how big you want it to be a
printed A4 page. Once you get the page you want, many copies can
I spent many hours getting the
logarithmic scales just right as I could. One sig gene I have
has same switched
F output as the vertically
written numbers 4.7, 5.6, etc, The spacing is even along the
Once a row of dots have been
penned on the graph sheet, just join the dots with a smooth
response changes, and you have a
very good idea of the response.
Measuring the response can tell
you all about your mistakes. It is hard disciplined work to
Response levels should be
measured at 0dB, which would be 16Vrms for a 32Watt amp with 8r0
and then at -6dB = 8Vrms and at
-12dB = 4Vrms. The best indication of stability and HF and LF
and especially with pure C loads
between 0.1uF and 2uF is done at the -12dB level where it will
to test up to 100kHz with 2uF
connected, and where this 2uF has Z = 0.8r, which is nearly a
Don't test at 0dB with 2uF.
Don't leave the amp running for
long at high Po when testing below 20Hz and there is distortion
caused by OPT
core saturation. The response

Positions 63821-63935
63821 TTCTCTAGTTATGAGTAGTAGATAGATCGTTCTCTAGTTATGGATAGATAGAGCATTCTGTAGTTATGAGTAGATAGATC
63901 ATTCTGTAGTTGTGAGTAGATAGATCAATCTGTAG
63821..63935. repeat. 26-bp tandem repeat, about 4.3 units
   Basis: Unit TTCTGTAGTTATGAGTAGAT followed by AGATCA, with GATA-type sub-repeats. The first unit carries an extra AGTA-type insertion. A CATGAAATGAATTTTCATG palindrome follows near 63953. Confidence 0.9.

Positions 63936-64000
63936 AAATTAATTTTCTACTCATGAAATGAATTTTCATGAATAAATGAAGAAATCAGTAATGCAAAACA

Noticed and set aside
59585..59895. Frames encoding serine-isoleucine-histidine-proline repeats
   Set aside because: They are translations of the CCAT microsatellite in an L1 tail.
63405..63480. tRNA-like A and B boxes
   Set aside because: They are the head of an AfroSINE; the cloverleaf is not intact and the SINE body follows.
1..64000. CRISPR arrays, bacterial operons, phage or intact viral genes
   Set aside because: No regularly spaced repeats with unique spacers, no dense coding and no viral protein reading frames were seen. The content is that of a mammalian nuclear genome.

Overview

you wish to understand is that where THD < 2%, which you can
see on the CRO
as sudden appearance of very
distorted waves due to core saturation at LF, or appearance of
at HF known as slew rate
distortion, ie, some stage in the amp becomes overloaded at HF.
Therefore you may find the
response for Vo = 0dB may have -3dB poles at F1 = 20Hz, F2 =
But at Vo = -6dB, F1 = 12Hz, F2
= 80kHz, and at Vo = -12dB, F1 = 5Hz, F2 = 60kHz.
There will always be peaks in
the response at LF if the open loop phase shift is high and you
have not used
LF gain shelving. Similarly,
peaked response occurs with a pure C load usually above 15kHz.
and to minimize
the peaking there must be zobel
networks applied carefully within the amp.